Plaintiff's Filings Since Judge Chen's Order

         Since the Vexatious Litigant Order issued, Plaintiff has submitted twenty-five complaints that have been subject to pre-filing review. See Case Nos. 14-mc-80017-RMW; 14-mc-80018-RS; 14-mc-80028-JSW;14-mc-80029-JSW; 14-mc-80030-JSW; 14-mc-80174-BLF; 14-mc-80214-EJD; 14-mc-80215-EJD; 14-mc-80306-LHK; 14-mc-80332-BLF; 14-mc-80335-BLF; 14-mc-80342-WHA; 14-mc-80343-WHA; 15-mc-80031-YGR; 15-mc-80033-EJD; 15-mc-80149-BLF; 15-mc-80151-EJD; 15-mc-80172-EJD; 15-mc-80180-VC; 15-mc-80185-VC; 15-mc-80192-EJD; 15-mc-80197-LHK; 15-mc-80235-EJD; 15-mc-80212-BLF; 19-mc-80254-EJD; 19-mc-80255-EJD. As discussed in more detail below, many of those complaints asserted claims against federal judges.

         During that same period, Plaintiff filed multiple motions to intervene, disqualify judges, and vacate orders in criminal and civil actions to which he was not a party. See, e.g., Case Nos. 14-cr-00196-CRB, ECF 344 (motion to intervene in criminal proceeding); 14-cv-05142-LHK, ECF 95 (motion to intervene, to disqualify the assigned judge, to vacate a court order, and for summary judgment); Case No. 17-cv-00574-WHO, ECF 84 (motion to intervene).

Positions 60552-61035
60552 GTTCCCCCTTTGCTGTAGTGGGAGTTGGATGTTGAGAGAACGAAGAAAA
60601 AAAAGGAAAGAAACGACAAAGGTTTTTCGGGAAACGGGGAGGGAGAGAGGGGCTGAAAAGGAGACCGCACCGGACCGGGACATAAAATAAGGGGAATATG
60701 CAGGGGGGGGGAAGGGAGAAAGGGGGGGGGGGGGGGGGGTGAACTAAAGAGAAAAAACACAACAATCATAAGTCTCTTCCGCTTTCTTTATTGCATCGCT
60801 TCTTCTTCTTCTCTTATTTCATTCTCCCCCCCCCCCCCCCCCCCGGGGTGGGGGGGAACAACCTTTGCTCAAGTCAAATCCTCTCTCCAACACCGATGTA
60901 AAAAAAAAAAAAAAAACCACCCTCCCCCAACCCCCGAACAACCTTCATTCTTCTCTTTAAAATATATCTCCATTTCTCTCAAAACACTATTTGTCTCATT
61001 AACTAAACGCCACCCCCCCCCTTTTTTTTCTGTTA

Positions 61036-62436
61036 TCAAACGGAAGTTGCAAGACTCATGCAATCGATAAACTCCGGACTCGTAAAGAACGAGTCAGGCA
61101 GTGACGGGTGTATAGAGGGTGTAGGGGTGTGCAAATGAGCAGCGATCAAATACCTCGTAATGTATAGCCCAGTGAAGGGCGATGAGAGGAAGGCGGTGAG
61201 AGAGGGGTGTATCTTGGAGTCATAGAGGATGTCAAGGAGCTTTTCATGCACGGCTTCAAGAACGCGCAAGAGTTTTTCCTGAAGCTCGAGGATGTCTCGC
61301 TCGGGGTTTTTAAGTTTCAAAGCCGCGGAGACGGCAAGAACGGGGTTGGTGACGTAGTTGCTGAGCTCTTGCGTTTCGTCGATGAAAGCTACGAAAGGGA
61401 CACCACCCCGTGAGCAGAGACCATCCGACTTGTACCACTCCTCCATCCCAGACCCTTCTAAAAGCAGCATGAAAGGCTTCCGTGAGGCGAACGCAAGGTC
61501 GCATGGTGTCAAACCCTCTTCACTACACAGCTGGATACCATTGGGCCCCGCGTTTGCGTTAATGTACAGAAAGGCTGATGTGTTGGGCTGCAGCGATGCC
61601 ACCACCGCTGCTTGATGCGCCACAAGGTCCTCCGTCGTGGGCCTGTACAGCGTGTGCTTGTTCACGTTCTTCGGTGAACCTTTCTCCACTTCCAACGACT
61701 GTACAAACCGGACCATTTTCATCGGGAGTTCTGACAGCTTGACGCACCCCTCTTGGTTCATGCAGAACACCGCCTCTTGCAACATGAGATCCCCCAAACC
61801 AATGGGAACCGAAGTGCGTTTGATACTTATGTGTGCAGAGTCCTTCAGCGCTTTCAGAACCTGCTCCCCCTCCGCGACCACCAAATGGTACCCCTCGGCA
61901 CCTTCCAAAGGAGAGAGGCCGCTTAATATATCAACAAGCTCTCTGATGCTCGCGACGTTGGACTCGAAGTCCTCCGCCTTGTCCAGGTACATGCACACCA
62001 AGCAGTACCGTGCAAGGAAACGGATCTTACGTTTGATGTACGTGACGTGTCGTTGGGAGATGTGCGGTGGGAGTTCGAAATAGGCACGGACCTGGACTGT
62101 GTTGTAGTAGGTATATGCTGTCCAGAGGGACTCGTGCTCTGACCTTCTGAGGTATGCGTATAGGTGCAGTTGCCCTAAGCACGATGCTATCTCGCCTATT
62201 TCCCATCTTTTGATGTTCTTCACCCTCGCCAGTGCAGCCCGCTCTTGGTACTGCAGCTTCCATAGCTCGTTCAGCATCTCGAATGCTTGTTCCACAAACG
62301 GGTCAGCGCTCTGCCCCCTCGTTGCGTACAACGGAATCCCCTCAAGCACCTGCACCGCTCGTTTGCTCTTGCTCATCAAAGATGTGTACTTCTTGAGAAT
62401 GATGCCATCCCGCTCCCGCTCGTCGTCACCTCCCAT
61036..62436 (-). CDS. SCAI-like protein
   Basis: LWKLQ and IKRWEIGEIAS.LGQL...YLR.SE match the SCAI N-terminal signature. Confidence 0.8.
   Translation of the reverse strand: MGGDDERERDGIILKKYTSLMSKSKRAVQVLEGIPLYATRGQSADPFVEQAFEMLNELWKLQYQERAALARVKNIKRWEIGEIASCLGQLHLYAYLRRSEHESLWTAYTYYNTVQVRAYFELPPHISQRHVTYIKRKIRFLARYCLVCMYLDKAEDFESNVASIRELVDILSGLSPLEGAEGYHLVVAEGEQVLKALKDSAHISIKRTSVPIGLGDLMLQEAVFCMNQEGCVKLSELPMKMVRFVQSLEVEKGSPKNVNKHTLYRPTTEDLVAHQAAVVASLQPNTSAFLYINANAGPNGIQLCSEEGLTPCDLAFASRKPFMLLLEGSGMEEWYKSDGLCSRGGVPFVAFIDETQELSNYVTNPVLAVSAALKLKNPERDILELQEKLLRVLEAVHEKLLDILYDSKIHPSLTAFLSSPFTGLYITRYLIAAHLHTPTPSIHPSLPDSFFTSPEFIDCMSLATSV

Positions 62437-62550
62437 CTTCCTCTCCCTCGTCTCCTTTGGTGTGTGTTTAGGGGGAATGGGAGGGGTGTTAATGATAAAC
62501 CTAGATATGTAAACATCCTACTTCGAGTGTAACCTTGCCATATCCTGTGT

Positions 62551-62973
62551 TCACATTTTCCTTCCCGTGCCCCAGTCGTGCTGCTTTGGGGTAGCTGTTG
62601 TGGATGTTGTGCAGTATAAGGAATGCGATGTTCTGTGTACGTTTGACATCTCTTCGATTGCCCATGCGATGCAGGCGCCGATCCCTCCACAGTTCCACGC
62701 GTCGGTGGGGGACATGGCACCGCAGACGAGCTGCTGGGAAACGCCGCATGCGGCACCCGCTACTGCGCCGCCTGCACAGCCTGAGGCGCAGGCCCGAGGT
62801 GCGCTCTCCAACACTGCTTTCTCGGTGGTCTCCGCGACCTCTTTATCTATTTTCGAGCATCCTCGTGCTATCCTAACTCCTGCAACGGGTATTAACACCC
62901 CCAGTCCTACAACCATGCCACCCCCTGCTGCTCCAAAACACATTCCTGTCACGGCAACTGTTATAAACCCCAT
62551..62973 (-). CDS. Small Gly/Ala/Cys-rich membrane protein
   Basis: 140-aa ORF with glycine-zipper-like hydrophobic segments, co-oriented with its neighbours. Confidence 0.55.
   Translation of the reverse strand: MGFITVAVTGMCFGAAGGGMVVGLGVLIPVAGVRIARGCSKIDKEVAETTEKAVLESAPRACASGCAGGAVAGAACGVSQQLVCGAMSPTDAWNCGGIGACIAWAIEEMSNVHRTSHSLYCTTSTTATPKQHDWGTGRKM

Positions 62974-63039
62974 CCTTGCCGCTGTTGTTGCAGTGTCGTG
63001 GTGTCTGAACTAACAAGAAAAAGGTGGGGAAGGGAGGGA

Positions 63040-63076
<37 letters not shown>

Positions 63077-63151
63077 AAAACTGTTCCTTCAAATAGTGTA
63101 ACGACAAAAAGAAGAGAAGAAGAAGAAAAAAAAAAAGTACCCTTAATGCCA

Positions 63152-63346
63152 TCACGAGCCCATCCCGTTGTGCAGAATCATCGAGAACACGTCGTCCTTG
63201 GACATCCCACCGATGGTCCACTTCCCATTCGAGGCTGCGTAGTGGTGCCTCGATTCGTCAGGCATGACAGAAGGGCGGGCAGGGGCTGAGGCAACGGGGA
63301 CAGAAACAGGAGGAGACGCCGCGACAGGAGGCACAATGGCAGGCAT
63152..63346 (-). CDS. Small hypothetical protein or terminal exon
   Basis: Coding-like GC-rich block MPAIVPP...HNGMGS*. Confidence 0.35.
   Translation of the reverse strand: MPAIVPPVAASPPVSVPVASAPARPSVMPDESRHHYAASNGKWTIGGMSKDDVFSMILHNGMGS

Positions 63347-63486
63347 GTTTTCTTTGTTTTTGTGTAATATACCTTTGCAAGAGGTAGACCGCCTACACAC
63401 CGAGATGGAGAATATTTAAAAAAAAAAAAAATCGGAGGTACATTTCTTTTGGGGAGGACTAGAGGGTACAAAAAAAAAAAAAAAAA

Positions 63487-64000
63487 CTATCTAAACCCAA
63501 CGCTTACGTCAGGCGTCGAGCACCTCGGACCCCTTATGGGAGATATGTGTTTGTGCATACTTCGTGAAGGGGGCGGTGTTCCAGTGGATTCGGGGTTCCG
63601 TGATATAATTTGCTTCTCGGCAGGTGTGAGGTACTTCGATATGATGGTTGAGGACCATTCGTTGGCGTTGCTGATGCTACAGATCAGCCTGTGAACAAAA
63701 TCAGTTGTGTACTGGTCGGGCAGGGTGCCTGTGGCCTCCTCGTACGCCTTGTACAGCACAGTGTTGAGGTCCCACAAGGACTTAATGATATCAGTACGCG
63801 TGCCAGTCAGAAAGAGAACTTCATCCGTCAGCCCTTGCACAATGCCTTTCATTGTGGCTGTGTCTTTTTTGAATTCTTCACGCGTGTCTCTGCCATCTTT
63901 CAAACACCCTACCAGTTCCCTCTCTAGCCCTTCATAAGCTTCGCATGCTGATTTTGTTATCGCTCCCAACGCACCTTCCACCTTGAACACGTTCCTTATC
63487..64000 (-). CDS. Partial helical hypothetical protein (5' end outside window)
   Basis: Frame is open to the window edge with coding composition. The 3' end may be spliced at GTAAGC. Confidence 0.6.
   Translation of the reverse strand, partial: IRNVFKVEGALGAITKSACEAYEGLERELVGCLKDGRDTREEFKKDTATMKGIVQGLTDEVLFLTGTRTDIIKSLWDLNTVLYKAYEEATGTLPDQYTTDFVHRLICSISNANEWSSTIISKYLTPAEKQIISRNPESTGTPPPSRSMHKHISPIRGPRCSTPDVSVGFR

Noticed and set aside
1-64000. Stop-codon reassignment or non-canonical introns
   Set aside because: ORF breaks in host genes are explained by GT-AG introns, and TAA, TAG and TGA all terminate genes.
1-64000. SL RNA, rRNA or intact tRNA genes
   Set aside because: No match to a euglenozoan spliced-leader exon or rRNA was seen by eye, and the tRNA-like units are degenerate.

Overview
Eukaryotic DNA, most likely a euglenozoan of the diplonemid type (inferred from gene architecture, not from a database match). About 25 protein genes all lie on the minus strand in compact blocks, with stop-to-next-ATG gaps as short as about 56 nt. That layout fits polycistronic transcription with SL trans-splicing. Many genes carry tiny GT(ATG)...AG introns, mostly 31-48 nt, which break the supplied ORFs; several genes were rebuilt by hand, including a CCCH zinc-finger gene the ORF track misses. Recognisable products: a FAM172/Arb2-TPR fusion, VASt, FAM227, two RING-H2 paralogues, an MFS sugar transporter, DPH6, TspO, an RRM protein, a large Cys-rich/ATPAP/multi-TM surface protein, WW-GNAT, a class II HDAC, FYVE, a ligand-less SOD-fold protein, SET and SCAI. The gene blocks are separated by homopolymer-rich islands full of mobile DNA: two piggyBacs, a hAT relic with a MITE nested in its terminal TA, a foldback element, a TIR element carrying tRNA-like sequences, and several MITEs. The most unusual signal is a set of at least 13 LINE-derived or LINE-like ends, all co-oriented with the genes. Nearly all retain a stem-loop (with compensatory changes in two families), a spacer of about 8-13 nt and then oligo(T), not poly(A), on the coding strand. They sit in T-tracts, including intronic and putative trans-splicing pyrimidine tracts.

All of the motions to intervene, disqualify, and the like were denied. See Case Nos. 14-cr-00196-CRB, ECF 345 (denying motion to intervene); 14-cv-05142-LHK, ECF 97 (denying motion to intervene, to disqualify the assigned judge, to vacate a court order, and for summary judgment); Case No. 17-cv-00574-WHO, ECF 85 (denying motion to intervene). Plaintiff also was denied leave to file all but two of the complaints listed above, on the basis that they asserted claims involving statutes and parties specified in Judge Chen's Vexatious Litigant Order and were without merit.